April 5, 2021

Nurse Mentors New Grads Transitioning Into The COVID Workforce

Nurse Mentors New Grads Transitioning Into The COVID Workforce

The landscape for nursing has certainly changed in the aftermath of a global pandemic and for nurse graduates especially, there are a lot of changes that can be expected. Virtual interviews? Remote orientation? Taking on a job after sim lab was your only real experience with a patient? Yeah, that’s all happening. 

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It’s a lot to enter the “real” world of nursing as a new RN, but Nurse Alice sat down with Tiffany Gibson, MSN, RN-BC, CPN, GDHL, clinical nurse educator, board-certified professional development specialist, healthcare diversity and inclusion specialist, CEO, and director of New Nurse Academy to chat about some of the challenges–and changes–new nurses can expect. 

Challenges for New Nurse Grads

Gibson spoke to Nurse Alice about some of the changes that have been implemented since the COVID pandemic for new nurse onboarding. For instance, you may be surprised to hear that many nurses are now being interviewed virtually and then, once they are hired, also complete all of their initial orientation and onboarding remotely as well. 

Gibson admitted that she wasn’t a huge fan of the change, as it deprives new nurses of getting the chance to learn together and develop a trusting relationship where they can feel more comfortable and get their questions answered. “You miss that one to one human interaction,” she adds.

The new way of orientation sees nurses completing educational modules on a computer to learn much of the initial orientation. She also noted that the timeline for orientation has been decreased drastically. She explains that in the past, the orientation for a typical new Med/Surg nurse would last somewhere between 8-10 weeks, based on their experience. Now, however, that timeline has shrunk to somewhere between 4-6 weeks. 

Gibson points out the shortened timeline presents a challenge, especially when you consider the fact that many graduating nurses have always had their in-person clinical hours slashed as a result of the pandemic too. Instead of in-person clinicals, many nursing schools switched to virtual simulation clinicals to meet the requirement for graduation. So these brand-new nurses have had fewer clinical hours on-site and are now trying to acclimate to being an independent RN in shorter amounts of time than ever before. Sounds like a recipe for success, right?  


Soft Skills > Hard Skills

If you’re a new grad reading this and suddenly panicking about your lack of clinical experience, Gibson assures us that there’s no need to worry. The hospitals and hiring teams are well aware that new grads may not have a lot of experience in what she calls the “hard skills” of hands-on clinical care. “We understand that you may not have a lot of experience and that’s okay,” she explains. “We’re going to show you what you need to know to at least start. We’re going to show you what you need to know to be safe and provide component care,” she adds.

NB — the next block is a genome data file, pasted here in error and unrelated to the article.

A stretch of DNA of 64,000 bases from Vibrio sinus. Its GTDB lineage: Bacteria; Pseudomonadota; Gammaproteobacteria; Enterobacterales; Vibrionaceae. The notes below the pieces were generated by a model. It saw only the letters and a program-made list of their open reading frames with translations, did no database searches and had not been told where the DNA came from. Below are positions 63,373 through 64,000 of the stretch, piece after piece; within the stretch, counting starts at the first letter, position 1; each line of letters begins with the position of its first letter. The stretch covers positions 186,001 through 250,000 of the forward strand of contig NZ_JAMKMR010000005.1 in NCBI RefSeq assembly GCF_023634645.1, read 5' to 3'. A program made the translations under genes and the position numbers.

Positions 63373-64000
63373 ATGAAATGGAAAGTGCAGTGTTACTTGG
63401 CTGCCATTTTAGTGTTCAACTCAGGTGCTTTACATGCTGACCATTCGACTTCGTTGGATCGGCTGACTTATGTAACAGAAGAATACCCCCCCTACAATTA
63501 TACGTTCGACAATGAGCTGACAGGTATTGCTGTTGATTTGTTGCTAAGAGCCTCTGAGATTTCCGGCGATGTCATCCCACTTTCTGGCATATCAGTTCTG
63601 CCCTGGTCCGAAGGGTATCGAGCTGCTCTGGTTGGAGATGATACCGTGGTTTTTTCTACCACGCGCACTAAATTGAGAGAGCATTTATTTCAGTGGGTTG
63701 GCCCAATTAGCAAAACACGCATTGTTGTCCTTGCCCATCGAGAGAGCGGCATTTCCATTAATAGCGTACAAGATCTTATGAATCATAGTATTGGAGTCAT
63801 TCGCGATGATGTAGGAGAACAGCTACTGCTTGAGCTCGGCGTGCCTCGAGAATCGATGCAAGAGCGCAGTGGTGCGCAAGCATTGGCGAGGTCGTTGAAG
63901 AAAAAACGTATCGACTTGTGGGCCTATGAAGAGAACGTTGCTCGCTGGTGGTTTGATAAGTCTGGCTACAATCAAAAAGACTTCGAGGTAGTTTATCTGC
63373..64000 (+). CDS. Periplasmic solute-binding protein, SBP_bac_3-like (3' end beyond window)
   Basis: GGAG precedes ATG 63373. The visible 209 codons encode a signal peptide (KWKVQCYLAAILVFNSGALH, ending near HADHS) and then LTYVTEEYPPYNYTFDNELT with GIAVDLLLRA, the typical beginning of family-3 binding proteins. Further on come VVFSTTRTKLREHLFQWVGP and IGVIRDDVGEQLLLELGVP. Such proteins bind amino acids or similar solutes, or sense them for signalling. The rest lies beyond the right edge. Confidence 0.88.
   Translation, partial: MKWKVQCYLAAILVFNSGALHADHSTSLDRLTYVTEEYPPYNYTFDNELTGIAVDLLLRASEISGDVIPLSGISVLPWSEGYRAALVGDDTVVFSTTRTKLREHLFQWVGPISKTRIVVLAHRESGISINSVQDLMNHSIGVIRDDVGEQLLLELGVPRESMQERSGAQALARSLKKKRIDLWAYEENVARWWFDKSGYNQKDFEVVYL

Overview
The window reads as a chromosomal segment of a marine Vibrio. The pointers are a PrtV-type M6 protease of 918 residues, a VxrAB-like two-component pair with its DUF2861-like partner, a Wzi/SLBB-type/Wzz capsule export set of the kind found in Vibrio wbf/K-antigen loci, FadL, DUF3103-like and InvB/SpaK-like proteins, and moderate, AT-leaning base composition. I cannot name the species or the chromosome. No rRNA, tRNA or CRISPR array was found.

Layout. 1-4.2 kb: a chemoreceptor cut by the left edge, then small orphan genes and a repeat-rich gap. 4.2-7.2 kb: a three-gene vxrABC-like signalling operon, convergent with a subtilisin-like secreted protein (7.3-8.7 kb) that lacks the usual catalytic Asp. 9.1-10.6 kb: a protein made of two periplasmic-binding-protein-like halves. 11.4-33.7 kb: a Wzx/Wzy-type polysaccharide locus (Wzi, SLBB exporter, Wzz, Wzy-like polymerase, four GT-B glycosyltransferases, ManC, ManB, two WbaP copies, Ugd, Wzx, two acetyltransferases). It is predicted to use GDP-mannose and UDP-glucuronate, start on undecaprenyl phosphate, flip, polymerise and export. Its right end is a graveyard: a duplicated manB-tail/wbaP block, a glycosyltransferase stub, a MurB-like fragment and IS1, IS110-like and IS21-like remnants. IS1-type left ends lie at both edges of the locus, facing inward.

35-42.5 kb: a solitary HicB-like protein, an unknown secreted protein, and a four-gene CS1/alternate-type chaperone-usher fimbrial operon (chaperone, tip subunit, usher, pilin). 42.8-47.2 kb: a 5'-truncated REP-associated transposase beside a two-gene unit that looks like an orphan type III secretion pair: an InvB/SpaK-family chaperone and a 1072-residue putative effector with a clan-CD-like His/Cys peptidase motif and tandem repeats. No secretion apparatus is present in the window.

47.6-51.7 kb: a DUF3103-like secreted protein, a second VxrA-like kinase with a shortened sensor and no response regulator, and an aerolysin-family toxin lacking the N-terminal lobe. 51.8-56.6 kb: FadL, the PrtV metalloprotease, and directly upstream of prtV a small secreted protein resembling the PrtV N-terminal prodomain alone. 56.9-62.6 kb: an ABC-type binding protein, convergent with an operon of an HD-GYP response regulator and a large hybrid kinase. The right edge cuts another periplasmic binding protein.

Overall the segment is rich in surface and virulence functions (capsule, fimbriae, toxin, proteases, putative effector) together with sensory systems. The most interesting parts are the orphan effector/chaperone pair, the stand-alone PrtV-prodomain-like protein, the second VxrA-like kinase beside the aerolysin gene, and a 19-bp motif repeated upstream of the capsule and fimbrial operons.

While it may seem difficult to take on a nursing job feeling less-than-confident in your clinical skills, Gibson reminds new nurses that they will learn on-the-job and from the hiring end, the nursing staff is looking for nurses who have the “soft skills” that they need to onboard right now. Those soft skills include things like: 

  • Do you know how to be a team player? 
  • Do you know how to be respectful and cordial?
  • What is your personality like? Can you fit in with the team? (“We need you to fit in...and fit in fast!” she notes.)


Safety First

With all of the new challenges faced by new nurses–and also preceptors, who also aren’t equipped with the same level of preceptor training that they were in the past and are understandably more busy than every–Gibson stressed to Nurse Alice the importance of new nurses advocating for themselves, especially in the beginning of their careers. This includes speaking up if you need more experience on a skill, understanding that your preceptor may also be new to the preceptor role and have a different learning style than you, and focusing first and foremost on feeling safe when caring for patients. 

Although gaining experience as a new nurse, being open to constantly learning and going out of your comfort zone may be part of the gig, it’s equally important that you speak up whenever you feel that you are being asked to do something that you don’t feel safe doing. “If you don’t know something, please say you don’t know,” she stresses. “One of the things I say is, ‘I’m not safe,’” she adds. “That’s code word for: ‘Stop, I don’t feel safe doing this.’” 

She also encourages getting to know both your own and your preceptor’s learning styles, because they may be polar opposites. This could definitely affect how you learn and if you don’t recognize a difference in styles, it could lead to some frustration on both ends. For instance, she explains that learning styles for nurses include being someone who needs to try it for themselves, to being more of a read-and-research nurse, to a total visual learner––try to communicate your own style and talk through your preceptor’s so you can best navigate working together. “Speak up and advocate for yourself,” she urges. 

You can follow Gibson’s New Nurse Academy on Instagram at @newnurseacademy for more tips and resources for new nurses. And if there’s one takeaway that Gibson hopes readers will remember, it’s this message to all you new nurses applying for jobs or considering entering the workforce: “We need you.” 

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